In Wharton v Leeds City Council a local authority curator was dismissed after six months in the job, his employers saying he had failed his probationary period on performance grounds. He claimed that he had been automatically unfairly dismissed for making a protected whistleblowing disclosure. He had alleged that he was being required to work contrary to the aims set out in the employer's Arts Council funding agreement – in other words, the employer was not complying with its legal obligations in relation to funding.
The Employment Tribunal held, at a preliminary hearing, that his disclosures were not capable of amounting to a protected disclosure under the whistleblowing legislation as they were not "information tending to show the breach of a legal obligation". They were complaints about the employer's interpretation of its policy, not identification of a breach of a legal obligation in terms of misuse of funds. In addition, the claimant could not say he had a "reasonable belief" that there had been a breach as he had not actually seen the funding agreement.
The EAT allowed the appeal and sent the case to another tribunal for consideration. The Tribunal was wrong on two counts:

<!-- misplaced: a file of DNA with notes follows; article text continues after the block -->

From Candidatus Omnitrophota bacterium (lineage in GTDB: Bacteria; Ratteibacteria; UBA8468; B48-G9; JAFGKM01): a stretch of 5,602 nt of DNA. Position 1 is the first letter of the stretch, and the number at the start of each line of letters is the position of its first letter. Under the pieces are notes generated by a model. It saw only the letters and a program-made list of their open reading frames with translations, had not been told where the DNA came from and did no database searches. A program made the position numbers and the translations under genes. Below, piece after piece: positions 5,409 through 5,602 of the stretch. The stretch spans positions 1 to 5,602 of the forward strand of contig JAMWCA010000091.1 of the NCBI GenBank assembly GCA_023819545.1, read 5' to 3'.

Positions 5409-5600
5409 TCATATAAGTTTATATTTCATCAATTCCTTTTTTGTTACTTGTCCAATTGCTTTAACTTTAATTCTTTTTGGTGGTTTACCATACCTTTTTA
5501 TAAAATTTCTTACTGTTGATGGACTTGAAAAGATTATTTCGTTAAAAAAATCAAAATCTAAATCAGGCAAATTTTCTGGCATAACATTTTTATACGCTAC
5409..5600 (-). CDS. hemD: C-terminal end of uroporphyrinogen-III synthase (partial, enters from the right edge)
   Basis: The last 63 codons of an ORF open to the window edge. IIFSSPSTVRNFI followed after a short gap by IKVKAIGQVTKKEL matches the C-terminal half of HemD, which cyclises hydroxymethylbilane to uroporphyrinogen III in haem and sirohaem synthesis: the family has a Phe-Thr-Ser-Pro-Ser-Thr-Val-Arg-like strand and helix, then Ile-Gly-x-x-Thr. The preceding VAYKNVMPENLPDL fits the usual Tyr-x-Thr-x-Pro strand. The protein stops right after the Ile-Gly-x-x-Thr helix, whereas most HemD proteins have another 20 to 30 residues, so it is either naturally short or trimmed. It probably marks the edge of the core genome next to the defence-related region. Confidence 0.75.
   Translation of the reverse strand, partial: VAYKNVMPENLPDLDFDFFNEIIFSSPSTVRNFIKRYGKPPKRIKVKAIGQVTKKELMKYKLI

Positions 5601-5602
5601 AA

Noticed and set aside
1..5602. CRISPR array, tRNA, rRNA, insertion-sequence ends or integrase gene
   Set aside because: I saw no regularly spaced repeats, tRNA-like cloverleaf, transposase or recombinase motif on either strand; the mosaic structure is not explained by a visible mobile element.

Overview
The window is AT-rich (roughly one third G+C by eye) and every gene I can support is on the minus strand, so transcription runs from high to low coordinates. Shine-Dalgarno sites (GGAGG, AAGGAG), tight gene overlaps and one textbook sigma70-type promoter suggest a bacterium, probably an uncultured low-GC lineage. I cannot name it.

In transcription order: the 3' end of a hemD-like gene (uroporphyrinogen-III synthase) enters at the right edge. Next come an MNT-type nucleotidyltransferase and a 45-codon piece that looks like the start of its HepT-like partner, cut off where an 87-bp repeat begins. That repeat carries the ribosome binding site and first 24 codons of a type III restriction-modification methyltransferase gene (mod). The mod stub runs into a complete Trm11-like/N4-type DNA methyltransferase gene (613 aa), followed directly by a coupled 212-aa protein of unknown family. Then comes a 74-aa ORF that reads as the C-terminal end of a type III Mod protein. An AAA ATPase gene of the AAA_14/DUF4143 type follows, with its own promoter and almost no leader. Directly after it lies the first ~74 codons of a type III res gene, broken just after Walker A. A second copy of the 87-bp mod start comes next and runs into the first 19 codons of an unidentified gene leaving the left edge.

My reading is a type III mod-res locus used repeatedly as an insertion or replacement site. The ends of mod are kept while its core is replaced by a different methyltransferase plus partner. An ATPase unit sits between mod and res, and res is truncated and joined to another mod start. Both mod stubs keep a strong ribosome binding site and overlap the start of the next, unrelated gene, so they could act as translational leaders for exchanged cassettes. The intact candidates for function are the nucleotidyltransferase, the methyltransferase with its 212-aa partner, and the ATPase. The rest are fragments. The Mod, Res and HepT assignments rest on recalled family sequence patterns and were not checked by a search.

- It had not addressed the question of whether the information produced to the Tribunal showed a link between his job description, the employer's strategic plan and funding bid and its arrangements with the Arts Council. There was "just about" enough information to suggest he was raising the point that there was an alleged breach of the funding agreement, even though the EAT put the Tribunal's failure to spot this down to the "very unfortunate" way in which the employee (who was unrepresented) had presented his case.
- The Tribunal was also wrong to rule that the employee could not have a reasonable belief that there had been a breach of a legal obligation when he had not seen the funding agreement. The employee could have reached that belief if, rightly or wrongly, he believed that the job description, the funding bid or the strategic policies reflected obligations contained in the funding agreement.